Michael Gerber wrote a book and sold millions of copies under various titles because of a key true statement he wrote which is the foundation of all his books. “You go to dental school, medical school, law school and you learn the technical skills of your profession and you have an Entrepreneurial Seizure and you think you can start or buy a business that does that work.” A dentist (any professional) with a ‘Technician Mindset’ does what he or she does for ‘inside results’ for themselves! A dentist (any professional) with a ‘Entrepreneurial Mindset” does what he or she does for ‘outside results’ for their patients.   As we witness the speed of change in our Economy and in our Culture, vastly different expectations and demands have occurred in the minds and hearts of the people we call patients. If you happen to be stuck (trapped) in a ‘technician mindset’ then you can be sure that you’ll be left wondering what happened to your practice, your life, your enjoyment, your profits. But, if you are so fortunate to understand that you are both; a Technician and an Entrepreneur then there is more opportunity today than there ever has been before...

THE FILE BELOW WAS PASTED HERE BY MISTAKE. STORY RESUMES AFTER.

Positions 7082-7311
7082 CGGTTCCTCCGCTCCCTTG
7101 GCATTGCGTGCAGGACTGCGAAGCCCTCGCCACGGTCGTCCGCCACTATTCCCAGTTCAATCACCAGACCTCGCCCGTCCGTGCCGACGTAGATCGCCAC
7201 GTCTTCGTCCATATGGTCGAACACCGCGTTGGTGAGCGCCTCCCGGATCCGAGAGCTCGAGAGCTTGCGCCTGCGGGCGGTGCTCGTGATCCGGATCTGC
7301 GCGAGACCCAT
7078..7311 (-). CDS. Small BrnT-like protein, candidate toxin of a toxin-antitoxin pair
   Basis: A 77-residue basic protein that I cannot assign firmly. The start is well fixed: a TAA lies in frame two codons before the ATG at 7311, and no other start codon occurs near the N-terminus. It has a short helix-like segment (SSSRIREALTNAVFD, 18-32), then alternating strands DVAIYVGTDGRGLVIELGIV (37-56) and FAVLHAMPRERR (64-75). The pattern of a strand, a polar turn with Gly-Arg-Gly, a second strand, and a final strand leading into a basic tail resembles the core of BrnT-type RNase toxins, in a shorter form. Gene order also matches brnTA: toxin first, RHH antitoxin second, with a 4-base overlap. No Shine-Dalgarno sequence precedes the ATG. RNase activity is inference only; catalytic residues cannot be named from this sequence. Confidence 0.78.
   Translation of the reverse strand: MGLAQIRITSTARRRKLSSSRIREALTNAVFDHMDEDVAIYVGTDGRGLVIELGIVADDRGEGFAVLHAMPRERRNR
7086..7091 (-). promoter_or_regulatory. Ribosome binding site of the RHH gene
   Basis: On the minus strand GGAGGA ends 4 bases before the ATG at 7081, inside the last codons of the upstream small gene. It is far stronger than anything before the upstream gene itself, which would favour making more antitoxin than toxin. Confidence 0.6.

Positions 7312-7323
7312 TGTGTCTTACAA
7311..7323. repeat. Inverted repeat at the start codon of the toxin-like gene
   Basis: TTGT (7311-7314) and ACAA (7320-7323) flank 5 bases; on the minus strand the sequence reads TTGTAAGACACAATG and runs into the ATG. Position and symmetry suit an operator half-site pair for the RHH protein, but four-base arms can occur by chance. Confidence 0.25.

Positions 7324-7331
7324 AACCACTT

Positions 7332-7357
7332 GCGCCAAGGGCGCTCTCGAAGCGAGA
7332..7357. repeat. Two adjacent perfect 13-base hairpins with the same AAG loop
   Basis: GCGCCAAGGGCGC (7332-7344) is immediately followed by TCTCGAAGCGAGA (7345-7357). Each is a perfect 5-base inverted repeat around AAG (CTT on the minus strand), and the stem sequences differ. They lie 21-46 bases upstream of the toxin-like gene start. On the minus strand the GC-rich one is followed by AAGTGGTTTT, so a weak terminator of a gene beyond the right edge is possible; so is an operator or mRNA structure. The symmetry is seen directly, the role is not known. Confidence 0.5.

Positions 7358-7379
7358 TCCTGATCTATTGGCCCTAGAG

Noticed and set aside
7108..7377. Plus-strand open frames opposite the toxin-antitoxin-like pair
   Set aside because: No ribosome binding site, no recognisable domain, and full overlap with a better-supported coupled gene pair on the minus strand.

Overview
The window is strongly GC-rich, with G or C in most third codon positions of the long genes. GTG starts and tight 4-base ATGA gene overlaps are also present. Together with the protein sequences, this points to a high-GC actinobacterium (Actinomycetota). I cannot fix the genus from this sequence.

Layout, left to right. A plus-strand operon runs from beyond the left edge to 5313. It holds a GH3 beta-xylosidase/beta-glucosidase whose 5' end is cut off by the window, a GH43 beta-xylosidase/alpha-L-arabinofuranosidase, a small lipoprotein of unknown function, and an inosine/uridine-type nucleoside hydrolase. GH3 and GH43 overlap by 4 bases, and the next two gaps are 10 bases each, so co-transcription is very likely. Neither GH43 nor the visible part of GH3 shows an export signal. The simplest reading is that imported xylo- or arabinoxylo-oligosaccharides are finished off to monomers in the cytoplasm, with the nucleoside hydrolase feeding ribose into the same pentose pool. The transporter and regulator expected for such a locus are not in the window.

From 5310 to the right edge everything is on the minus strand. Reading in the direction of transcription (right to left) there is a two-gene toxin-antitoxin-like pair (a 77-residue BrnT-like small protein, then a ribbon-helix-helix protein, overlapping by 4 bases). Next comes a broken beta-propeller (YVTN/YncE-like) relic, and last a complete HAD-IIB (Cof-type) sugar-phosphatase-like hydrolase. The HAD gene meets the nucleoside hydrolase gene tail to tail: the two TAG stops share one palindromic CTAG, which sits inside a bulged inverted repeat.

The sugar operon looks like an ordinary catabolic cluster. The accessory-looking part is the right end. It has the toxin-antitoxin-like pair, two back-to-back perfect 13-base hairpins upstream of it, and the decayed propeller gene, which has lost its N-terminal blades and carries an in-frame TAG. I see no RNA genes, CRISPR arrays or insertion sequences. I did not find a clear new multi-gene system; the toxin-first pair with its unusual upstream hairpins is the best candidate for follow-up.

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Act Before You Think

  Have you ever lost a life changing opportunity? Did you ever pass on a great deal? Have you ever regretted waiting for a better time to act? The strategy of acting before you think keeps you from rationalizing your way out of making a decision you know in your heart is the right thing to do.  Don’t stop and consider what you should do, instead trust your gut! Too often people fear looking foolish, and, as a result, end up getting left behind and becoming victims. The rule doesn’t remove ‘thinking’ from the process. The power to act before you think was advocated by one of the world’s most notable psychologists Carl Jung, whose work led to today’s personality test scales of introvert and extrovert. Jung said: “the creation of something new is not accomplished by intellect but by instinct.” Jung’s phrase: “creating something new” is the same thing as: Problem solving. Decision making Productivity and Creativity The three parts of our mind must work in harmony with each other, but conative, or the Instinctual mind is the part of us that determines whether we act in accordance with our truest selves or are influenced by the chatter of...

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Success as a Dental Practice Owner